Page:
• Why do we prefer things that are harmful for our bodies including sugars, carbohydrates and avoid things with beneficial effects like exercise?
    Harmful effects are associated with sweet taste, beneficial effects have no preferred taste. What do you think about?

    We prefer harmful things for us because every cell in our body and in our psyche in general, there are two drive-antipode: Eros and Thanatos. In this case we are talking about an unconscious attraction to death.

  • Jai Ghosh added an answer:
    Can anyone help me to get mitochondrial isolation from tissue in wistar albino rats?

    I want to isolate mitochondia from liver tissue in wistar albino rats.

    Jai Ghosh · Shivaji University, Kolhapur

    There are thousands of papers on mitochondrial isolation from liver of many mammals. Actually it does not matter whether it is albino rats of mice or rabbits etc.

  • Martin Kohlmeier added an answer:
    Why isn’t nutrition a bigger part of conventional medical school education?
    Diet is arguably the single most important preventive measure for healthy aging because it affects the functioning of every organ in the body and is a factor both in the development of disease and in recovery.
    Martin Kohlmeier · University of North Carolina at Chapel Hill

    I sympathize with the sense of urgency and the promotion of a statement drawing attention to the increasing rates of overnutrition, obesity and resulting health problems. However, I suggest coming back to the original question about lacking attention to nutrition education in medical schools. This is a specific problem that can and should be solved, maybe in small steps, as long as it is going in the direction of better education. There are two specific bills pending in the US Congress, the ENRICH ( and the EAT for Health Act ( Both would improve, though incrementally, the state of nutrition education. I am sure there are opportunities for similar legislative or administrative actions in other countries. I suggest to clamor for such specific changes. Get in touch with your representatives, organizations or the media to push for improvement, if you feel strongly about the need for it.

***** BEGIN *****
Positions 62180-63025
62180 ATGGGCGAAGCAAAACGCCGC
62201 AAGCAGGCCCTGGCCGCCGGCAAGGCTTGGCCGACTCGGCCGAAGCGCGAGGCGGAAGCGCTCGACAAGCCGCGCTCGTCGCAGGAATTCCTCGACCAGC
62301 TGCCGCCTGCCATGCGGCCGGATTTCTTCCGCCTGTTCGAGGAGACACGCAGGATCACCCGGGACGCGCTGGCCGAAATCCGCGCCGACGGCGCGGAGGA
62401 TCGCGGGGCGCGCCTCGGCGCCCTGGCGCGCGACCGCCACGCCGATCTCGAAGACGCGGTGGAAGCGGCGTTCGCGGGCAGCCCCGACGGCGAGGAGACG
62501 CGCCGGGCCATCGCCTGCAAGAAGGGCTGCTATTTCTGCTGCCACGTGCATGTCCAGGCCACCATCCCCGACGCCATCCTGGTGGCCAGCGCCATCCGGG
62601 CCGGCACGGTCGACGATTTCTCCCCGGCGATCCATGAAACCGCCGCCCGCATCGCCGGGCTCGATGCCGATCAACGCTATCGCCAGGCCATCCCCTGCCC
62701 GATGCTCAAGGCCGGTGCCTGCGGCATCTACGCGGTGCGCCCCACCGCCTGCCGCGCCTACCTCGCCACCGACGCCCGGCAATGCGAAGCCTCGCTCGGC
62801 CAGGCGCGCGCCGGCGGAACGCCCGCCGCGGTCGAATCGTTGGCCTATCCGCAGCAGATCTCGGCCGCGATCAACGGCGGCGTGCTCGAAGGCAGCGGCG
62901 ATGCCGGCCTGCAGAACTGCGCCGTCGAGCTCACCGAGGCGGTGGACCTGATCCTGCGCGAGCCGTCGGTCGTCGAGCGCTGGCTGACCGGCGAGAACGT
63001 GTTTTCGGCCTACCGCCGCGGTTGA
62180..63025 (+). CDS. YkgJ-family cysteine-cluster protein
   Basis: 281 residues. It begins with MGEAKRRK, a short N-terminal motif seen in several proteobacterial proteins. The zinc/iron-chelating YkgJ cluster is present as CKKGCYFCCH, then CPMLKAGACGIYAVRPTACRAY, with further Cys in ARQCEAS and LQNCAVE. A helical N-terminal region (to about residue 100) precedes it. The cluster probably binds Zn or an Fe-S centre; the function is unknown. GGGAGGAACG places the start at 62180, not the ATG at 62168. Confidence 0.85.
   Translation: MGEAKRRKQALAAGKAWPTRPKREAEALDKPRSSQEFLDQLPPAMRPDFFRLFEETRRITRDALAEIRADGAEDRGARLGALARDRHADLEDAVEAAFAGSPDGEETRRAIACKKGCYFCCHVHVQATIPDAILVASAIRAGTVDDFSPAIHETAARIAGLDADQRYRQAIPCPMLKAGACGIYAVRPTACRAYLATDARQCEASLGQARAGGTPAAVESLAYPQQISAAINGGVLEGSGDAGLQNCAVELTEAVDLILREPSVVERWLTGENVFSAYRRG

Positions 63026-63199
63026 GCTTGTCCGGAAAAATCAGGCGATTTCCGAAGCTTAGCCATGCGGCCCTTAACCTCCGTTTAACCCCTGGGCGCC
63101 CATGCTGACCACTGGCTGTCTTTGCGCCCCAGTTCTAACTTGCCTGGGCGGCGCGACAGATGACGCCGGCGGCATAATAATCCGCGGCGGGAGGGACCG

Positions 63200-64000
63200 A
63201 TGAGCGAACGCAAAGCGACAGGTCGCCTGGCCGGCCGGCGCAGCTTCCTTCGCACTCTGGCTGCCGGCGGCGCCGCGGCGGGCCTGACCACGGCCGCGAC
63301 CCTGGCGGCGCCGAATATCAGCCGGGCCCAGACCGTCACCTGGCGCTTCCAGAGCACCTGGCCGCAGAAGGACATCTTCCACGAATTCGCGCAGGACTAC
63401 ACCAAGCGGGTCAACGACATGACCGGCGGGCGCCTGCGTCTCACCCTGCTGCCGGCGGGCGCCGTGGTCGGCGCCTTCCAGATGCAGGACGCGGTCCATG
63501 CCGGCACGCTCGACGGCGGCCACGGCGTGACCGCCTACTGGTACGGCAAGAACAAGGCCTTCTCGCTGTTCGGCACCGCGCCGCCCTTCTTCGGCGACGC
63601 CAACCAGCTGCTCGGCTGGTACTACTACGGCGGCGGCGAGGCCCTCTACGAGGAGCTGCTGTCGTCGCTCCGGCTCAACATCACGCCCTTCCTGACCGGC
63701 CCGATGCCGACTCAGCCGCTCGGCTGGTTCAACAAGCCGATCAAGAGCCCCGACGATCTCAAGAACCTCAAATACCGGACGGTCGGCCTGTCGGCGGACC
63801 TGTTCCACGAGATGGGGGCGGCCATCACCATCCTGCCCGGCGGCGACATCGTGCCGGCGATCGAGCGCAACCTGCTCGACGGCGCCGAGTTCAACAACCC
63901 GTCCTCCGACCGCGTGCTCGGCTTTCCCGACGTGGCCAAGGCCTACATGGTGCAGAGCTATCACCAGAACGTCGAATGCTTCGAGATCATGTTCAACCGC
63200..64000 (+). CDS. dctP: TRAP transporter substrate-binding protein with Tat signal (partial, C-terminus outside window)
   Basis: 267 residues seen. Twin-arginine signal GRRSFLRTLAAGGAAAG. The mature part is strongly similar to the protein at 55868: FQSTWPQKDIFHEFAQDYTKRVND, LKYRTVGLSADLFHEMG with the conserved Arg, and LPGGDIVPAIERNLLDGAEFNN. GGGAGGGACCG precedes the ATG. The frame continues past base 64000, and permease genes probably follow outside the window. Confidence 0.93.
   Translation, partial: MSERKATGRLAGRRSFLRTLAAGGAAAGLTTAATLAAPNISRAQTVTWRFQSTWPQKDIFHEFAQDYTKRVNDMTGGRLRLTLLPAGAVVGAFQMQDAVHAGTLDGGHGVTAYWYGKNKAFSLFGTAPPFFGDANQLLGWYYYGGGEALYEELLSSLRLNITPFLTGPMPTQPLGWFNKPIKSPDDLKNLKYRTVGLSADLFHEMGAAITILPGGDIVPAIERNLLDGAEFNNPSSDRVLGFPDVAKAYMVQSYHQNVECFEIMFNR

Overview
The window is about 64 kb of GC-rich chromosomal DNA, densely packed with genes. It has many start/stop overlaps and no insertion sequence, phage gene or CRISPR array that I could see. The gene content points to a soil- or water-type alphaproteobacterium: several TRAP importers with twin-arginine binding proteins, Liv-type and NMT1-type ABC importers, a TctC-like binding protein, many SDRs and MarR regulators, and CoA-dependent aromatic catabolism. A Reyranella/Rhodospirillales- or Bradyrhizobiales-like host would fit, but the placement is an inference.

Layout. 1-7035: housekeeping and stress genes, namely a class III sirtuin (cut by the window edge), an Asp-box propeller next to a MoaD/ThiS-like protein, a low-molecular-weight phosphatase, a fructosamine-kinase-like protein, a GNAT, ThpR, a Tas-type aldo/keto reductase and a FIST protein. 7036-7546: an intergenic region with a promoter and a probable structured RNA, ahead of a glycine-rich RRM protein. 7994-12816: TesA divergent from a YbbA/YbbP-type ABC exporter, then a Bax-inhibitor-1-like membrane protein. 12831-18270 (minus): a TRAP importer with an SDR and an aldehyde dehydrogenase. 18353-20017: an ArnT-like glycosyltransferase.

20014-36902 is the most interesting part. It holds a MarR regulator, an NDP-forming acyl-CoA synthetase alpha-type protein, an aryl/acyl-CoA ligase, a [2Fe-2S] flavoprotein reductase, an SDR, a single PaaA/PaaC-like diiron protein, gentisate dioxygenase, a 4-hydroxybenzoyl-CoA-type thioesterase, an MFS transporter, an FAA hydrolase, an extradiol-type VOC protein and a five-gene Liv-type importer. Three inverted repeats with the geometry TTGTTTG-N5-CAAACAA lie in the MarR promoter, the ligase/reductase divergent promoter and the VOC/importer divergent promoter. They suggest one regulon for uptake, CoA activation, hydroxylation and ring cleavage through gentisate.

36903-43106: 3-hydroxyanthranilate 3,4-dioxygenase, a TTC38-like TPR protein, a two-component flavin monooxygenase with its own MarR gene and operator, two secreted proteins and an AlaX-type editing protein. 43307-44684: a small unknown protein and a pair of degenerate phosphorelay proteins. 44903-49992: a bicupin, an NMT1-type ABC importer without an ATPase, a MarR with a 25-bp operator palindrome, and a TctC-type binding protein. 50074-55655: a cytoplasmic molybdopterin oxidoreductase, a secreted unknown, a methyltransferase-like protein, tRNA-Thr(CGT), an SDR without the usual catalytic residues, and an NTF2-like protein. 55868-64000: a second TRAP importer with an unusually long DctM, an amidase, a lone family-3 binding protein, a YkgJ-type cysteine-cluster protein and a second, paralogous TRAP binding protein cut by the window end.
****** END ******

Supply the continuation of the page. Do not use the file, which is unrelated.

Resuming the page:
• Hossein Hassanpoor added an answer:
    What is the physiological or anatomical difference between place cells and grid cells in the hippocampus?

    In the medial temporal lobe,there are specific types of neural cells such as place cells, head-direction cells, grid cells, and boundary vector cells which involved in cognitive map and spatial memory. Hippocampal “place cells” encode the rat’s location within an open environment independently of its orientation and fire in the specific position. The complementary encoding of the orientation, independently of location, is done by “head-direction cells” .I think all of them are pyramidal neurons. So Is there any physiological or anatomical difference between these kinds of cell?

    Hossein Hassanpoor · Amirkabir University of Technology

    Dr. Burgess said:

    "The differences between grid cells and place cells may well be due to their inputs, although some of the stellate cells in layer II of medial entorhinal cortex are probably grid cells, and they have some differences to pyramidal cells."

  • Olga Krizanova added an answer:
    What would be a good option to specifically block the IP3R2 activity?